The MODAL VOXL Flight complete solution for a couple reasons. First the seeker development concept that puts all the essential elements in one component is just efficient and also getting 4g cellular option just makes it a real jump start on working in the GPS denied environment

Prototype #3 is using the Raspberry Pi computer with Navio2 autopilot

Builds in the beginning are using different controllers leaving the builds with the VOXL for testing with proven airships.

Recording this process will be highlights and of course miss=steps. The build process should start with detailed design review and
determining specifications of components but that would be the corporate process, this being a startup business it’s all trial and error

Build #1 Rooster

Ver #1 had difficulty flying and the motors got real hot. Hot enough to burn one of the ESC controllers and
melt the motor mounts. The attempt was several days of trying to sort out mission planner and RC control programming. Ver #1 was retrofitted with new motors and ESC then wound up as crash #1. It was later learned with
crash #2 telemetry the drone would go into RTL mode, thus going vertical and my panic lead to the kill switch.

Smaller and lighter using 4s battery this SEEKER is a real performer

The Rooster 3/4 is scaled down to work in tight environments. A scaled complete Rooster build incorporating high
efficiency motors and duel blades with blade guards. This is a complete solution for operating in GPS denied environments. Open source community for advanced development, 4G cellular connectivity, This is the best solution
for in-house development or advanced drone application programs

Elements Battery

This is a commercial use drone build.
6s battery was the desired selection, I think it was to much for the first motors but not an issue with the new largers ones. Problem with 6s is they weigh 1lb., funny it was intended to use 2 for this application.

Tester Flight Computer

We wanted a performance flight computer and was able to stay true to US made with the MRO brand pixracer. This unit is fully supported by Ardupilot and PX4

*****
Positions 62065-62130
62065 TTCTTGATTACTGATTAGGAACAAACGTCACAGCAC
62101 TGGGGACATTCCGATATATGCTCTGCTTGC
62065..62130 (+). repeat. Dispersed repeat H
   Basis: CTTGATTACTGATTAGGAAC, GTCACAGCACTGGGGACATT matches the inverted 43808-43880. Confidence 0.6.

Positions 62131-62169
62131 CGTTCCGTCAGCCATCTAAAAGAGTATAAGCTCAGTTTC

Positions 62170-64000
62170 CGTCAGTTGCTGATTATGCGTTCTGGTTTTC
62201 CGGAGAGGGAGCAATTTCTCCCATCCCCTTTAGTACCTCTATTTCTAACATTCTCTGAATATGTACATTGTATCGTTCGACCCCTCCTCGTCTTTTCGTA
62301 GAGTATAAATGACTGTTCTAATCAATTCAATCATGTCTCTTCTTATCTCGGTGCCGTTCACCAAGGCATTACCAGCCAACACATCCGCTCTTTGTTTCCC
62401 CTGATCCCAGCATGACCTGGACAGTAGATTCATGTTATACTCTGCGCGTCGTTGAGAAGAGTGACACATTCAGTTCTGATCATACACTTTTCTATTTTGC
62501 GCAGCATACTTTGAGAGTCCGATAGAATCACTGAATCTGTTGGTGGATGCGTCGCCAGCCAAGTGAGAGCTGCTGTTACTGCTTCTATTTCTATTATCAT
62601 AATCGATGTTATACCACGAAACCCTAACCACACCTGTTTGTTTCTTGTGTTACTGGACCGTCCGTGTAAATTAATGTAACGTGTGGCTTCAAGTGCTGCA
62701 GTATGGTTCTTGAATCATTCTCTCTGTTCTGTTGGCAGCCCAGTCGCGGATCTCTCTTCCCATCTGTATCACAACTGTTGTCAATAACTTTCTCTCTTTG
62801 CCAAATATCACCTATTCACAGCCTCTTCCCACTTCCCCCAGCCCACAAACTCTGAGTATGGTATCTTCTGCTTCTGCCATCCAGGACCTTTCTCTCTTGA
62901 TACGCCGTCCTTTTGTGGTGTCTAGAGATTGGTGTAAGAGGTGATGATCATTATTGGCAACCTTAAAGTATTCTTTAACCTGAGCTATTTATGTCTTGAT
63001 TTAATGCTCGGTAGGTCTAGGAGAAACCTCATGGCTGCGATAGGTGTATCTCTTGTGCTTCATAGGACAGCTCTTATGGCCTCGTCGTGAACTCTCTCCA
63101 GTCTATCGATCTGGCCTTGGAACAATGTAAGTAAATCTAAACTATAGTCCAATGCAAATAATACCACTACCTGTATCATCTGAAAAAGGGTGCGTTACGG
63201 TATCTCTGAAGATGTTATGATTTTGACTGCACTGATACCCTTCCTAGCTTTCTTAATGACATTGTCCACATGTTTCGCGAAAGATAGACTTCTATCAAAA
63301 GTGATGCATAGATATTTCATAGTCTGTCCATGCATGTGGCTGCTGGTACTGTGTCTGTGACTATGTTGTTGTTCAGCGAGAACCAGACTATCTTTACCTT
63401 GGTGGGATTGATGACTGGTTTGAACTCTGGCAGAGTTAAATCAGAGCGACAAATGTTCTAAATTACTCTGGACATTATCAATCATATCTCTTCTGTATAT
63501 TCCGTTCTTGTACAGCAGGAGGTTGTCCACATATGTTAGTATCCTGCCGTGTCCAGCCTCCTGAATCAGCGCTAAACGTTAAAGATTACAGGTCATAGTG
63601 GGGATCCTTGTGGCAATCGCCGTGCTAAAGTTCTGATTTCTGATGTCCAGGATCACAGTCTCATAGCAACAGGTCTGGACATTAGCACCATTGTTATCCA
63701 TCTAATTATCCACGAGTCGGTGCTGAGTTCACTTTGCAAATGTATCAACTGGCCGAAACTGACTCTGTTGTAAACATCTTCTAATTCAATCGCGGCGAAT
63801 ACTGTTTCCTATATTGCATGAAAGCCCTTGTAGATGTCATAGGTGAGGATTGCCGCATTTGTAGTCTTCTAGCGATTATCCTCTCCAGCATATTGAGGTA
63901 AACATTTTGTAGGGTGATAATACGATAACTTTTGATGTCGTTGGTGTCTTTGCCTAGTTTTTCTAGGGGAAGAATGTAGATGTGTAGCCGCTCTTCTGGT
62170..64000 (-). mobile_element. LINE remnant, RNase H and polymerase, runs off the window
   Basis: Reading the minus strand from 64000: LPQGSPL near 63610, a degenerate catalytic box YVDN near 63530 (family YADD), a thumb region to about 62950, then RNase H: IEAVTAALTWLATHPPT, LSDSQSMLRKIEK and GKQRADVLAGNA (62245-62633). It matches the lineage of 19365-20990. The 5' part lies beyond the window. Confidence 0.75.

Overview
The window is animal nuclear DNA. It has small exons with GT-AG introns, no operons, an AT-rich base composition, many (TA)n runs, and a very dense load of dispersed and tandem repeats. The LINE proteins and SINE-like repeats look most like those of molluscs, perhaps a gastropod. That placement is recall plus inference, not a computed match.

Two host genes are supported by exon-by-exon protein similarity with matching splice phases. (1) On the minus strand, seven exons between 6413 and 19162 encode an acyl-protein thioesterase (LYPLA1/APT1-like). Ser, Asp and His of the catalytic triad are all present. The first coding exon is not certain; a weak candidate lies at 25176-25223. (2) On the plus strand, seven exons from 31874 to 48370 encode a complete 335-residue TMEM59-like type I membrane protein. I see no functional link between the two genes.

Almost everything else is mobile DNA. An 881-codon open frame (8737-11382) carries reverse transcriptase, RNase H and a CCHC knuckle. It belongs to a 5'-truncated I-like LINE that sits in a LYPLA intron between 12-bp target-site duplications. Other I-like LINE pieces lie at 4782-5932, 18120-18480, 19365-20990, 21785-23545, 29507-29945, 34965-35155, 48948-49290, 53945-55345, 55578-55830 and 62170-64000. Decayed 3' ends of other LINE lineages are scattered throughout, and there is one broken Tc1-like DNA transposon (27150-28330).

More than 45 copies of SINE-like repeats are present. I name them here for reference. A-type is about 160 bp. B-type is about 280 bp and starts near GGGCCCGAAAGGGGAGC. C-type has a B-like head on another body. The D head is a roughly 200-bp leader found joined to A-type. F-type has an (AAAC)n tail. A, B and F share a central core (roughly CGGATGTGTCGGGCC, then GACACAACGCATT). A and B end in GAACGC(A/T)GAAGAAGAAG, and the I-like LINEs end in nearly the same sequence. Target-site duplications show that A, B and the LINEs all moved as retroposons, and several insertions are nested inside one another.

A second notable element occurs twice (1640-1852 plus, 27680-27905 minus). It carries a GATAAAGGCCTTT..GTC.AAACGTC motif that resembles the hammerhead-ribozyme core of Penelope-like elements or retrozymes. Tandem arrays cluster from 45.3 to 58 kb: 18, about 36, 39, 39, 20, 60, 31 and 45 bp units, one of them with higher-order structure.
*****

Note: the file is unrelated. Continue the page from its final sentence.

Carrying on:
Power Distribution

The testing versions use a standard Holybro PM07. it’s available and cheep so it’s a good tester, it’s also compatible with the OS. This is a basic function board and we have canbus power modules for our seeker setups. The final builds will incorporate can-bus ESC and sensors. Testing is about vibration levels, response to inputs, determining performance and making mods to the airframe

Manufacture: 3d printing

The 3d printing was a requirement for us because it’s efficient, generating units and making changes can happen in-house and the designs can be downloaded and reproduced anywhere in the world. Our 3d printer experience started with a very inexpensive large-scale printer, the experience can be found here.

Doing some calculations:

Our attempts to keep it US made lead us to KDEDirect to do some estimates, They have a
calculator, it’s a starting point.

3.3 kg is 7.2 lbs, this should be a safe estimate for the drone with a 35mm camera payload. The estimated motors are a size
we tried on the first build and the motors cooked. Our testing is now done with 4015 size, they run cool but battery drain is a concern

The motor selection for the second tester

Leave a comment

Minimum 4 characters